publishing as a law student

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A'nold
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Joined: Sat Oct 04, 2008 9:07 pm

Re: publishing as a law student

Postby A'nold » Sat Feb 26, 2011 1:35 am

G. T. L. Rev. wrote:
Danteshek wrote:Honesty is the best policy. If you are getting the professor's help in the context of writing a Note for your journal, it is understood that the professor is working in an advisory capacity only. If the professor does a very good job advising you, and that professor does not have tenure, I would suggest sending an email to the appropriate faculty member so that your thoughts can be included in that professors tenure review file.

Well said--particularly the part about leaving positive feedback for the prof's tenure file. As students and clerkship applicants, we tend to ask, ask, ask, so it is nice to be able to give a little now and then when the opportunity arises.

How would I go about doing this?

Danteshek
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Joined: Wed Dec 10, 2008 4:40 pm

Re: publishing as a law student

Postby Danteshek » Sat Feb 26, 2011 1:55 am

A'nold wrote:
G. T. L. Rev. wrote:
Danteshek wrote:Honesty is the best policy. If you are getting the professor's help in the context of writing a Note for your journal, it is understood that the professor is working in an advisory capacity only. If the professor does a very good job advising you, and that professor does not have tenure, I would suggest sending an email to the appropriate faculty member so that your thoughts can be included in that professors tenure review file.

Well said--particularly the part about leaving positive feedback for the prof's tenure file. As students and clerkship applicants, we tend to ask, ask, ask, so it is nice to be able to give a little now and then when the opportunity arises.

How would I go about doing this?


Think about what makes you tick, and write about that. I'm already planning my next article. And I'm also doing a Daily Journal piece on the article I just completed.

As far as leaving positive feedback, you can ask any professor who the appropriate faculty member is (probably the head of the tenure committee).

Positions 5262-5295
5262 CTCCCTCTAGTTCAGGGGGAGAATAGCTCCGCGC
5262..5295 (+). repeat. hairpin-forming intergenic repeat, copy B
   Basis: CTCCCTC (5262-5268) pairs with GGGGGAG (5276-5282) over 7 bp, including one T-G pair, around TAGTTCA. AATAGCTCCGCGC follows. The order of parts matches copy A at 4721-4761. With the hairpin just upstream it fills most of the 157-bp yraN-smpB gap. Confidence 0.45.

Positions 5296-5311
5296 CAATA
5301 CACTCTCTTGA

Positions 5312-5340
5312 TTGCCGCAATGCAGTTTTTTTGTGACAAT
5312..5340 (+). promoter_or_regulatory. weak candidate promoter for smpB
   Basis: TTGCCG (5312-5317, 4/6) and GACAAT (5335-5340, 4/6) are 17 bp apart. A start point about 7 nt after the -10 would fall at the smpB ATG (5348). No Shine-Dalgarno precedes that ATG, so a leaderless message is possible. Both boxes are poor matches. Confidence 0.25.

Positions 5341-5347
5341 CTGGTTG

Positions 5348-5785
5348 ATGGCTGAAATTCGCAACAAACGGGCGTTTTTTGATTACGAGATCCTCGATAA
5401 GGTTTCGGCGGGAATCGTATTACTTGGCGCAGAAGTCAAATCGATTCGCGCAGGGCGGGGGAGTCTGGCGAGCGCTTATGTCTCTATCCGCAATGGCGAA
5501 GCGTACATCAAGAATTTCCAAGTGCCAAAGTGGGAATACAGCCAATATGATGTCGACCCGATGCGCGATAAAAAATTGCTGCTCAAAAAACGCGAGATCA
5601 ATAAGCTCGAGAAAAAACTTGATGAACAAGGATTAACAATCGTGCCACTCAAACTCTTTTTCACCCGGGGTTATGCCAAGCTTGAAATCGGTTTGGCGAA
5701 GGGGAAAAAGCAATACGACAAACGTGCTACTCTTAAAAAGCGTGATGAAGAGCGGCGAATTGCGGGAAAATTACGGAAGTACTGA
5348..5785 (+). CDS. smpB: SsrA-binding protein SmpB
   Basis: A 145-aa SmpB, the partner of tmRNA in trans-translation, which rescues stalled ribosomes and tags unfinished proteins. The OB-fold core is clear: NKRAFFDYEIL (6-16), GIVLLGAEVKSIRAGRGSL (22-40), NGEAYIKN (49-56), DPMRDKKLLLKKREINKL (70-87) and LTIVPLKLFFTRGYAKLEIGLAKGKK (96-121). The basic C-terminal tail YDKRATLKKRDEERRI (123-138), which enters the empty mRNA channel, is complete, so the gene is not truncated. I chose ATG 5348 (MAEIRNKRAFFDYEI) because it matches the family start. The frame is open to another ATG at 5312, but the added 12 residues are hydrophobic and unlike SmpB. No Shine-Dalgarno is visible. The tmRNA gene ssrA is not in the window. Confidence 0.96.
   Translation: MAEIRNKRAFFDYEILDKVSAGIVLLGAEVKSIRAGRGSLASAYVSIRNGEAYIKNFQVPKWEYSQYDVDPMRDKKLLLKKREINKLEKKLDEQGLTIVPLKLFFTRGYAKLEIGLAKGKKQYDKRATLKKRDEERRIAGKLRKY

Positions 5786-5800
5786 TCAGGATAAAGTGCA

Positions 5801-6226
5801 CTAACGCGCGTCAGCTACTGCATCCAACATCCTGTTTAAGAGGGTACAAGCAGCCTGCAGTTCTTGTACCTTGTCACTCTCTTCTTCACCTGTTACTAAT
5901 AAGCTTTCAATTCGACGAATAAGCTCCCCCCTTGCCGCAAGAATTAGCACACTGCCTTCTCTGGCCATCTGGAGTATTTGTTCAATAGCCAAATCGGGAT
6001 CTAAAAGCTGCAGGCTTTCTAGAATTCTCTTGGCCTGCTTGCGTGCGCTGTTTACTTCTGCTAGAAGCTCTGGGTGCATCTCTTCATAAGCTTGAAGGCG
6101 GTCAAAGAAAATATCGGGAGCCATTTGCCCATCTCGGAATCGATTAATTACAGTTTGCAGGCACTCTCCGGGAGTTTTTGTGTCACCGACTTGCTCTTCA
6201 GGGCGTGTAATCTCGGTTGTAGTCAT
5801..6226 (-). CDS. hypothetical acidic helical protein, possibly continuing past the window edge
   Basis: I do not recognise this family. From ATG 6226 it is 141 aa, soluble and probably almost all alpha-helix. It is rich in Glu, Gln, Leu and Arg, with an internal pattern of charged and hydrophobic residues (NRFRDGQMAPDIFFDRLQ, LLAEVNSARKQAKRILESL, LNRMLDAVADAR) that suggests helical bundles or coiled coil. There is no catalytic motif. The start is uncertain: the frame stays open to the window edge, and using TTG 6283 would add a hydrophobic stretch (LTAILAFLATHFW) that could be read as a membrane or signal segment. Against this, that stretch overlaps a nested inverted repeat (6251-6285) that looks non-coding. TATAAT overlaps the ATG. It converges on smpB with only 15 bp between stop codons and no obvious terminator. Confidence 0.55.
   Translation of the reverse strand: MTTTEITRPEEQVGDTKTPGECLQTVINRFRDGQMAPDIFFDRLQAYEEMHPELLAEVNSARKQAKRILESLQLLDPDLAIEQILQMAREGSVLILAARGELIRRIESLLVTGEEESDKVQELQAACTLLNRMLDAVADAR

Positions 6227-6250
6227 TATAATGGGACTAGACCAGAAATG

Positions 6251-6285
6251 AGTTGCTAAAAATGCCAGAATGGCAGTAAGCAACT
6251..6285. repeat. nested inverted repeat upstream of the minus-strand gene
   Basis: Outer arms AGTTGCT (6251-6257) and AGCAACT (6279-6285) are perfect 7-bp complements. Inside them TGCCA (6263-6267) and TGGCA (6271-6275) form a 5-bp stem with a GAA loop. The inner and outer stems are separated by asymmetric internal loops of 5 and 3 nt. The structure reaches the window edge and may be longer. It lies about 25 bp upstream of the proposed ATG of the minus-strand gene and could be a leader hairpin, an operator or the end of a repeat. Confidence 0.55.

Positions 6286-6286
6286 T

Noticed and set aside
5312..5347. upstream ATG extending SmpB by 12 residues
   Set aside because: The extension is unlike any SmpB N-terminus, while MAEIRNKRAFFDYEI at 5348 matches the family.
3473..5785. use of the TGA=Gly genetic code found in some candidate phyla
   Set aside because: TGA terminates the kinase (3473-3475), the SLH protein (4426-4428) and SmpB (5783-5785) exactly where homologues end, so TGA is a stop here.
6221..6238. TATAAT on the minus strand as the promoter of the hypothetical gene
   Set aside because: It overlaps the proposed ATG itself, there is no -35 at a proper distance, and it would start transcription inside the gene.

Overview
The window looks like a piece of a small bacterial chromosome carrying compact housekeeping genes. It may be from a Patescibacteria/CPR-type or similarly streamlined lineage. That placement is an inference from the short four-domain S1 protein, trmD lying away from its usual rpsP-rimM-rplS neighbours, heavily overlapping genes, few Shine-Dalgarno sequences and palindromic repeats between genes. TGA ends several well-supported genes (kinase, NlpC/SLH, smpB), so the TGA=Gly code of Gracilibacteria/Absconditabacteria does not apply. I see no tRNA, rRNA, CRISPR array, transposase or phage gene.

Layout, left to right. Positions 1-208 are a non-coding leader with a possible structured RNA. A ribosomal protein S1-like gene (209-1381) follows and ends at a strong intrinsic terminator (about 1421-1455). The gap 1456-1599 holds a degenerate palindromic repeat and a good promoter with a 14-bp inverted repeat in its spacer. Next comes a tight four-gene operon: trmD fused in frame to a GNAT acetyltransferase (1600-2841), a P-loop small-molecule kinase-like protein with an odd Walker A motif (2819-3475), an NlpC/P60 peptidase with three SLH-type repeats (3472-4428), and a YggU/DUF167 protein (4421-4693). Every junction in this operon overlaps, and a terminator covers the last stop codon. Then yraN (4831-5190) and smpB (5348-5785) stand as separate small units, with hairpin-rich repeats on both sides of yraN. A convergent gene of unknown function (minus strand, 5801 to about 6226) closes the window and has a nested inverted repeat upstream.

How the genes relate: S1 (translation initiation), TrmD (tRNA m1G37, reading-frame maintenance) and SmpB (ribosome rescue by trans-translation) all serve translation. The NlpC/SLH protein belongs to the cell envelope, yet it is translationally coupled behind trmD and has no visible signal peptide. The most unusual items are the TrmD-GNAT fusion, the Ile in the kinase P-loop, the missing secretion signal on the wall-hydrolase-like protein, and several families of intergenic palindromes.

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A'nold
Posts: 3622
Joined: Sat Oct 04, 2008 9:07 pm

Re: publishing as a law student

Postby A'nold » Sat Feb 26, 2011 1:59 am

A'nold wrote:
G. T. L. Rev. wrote:
Danteshek wrote:
Well said--particularly the part about leaving positive feedback for the prof's tenure file. As students and clerkship applicants, we tend to ask, ask, ask, so it is nice to be able to give a little now and then when the opportunity arises.

How would I go about doing this?


Think about what makes you tick, and write about that. I'm already planning my next article. And I'm also doing a Daily Journal piece on the article I just completed.

As far as leaving positive feedback, you can ask any professor who the appropriate faculty member is (probably the head of the tenure committee).

Oh yeah, I think I must have asked something I didn't mean to. I already have a topic going strong right now. Thanks for the advice and how to talk up the professor to the tenure committee (person?).

adude
Posts: 92
Joined: Sat Nov 27, 2010 3:41 am

Re: publishing as a law student

Postby adude » Sun Feb 27, 2011 2:54 am

Excellent posts. I'd imagine most of the writing took place 2L year? Did anyone get started on the publication process as a 1L? Probably a bad idea considering how much 1L grades matter and how much time it would take to write and get published.

Danteshek
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Joined: Wed Dec 10, 2008 4:40 pm

Re: publishing as a law student

Postby Danteshek » Sun Feb 27, 2011 3:59 am

adude wrote:Excellent posts. I'd imagine most of the writing took place 2L year? Did anyone get started on the publication process as a 1L? Probably a bad idea considering how much 1L grades matter and how much time it would take to write and get published.


Maybe if you are at Yale you can start publishing as a 1L. If you go to a normal school, I would suggest picking your first topic in the Summer months after 1L. If you join a Journal, be sure to inform yourself of the policy w/r/t outside submission. Even if the policy is adverse to your goals, do not just lay over. You can always risk the wrath of the Law Review editorial board if you think taking that risk is worth it. Usually they will not be able to pull your credits without the faculty advisor's consent.




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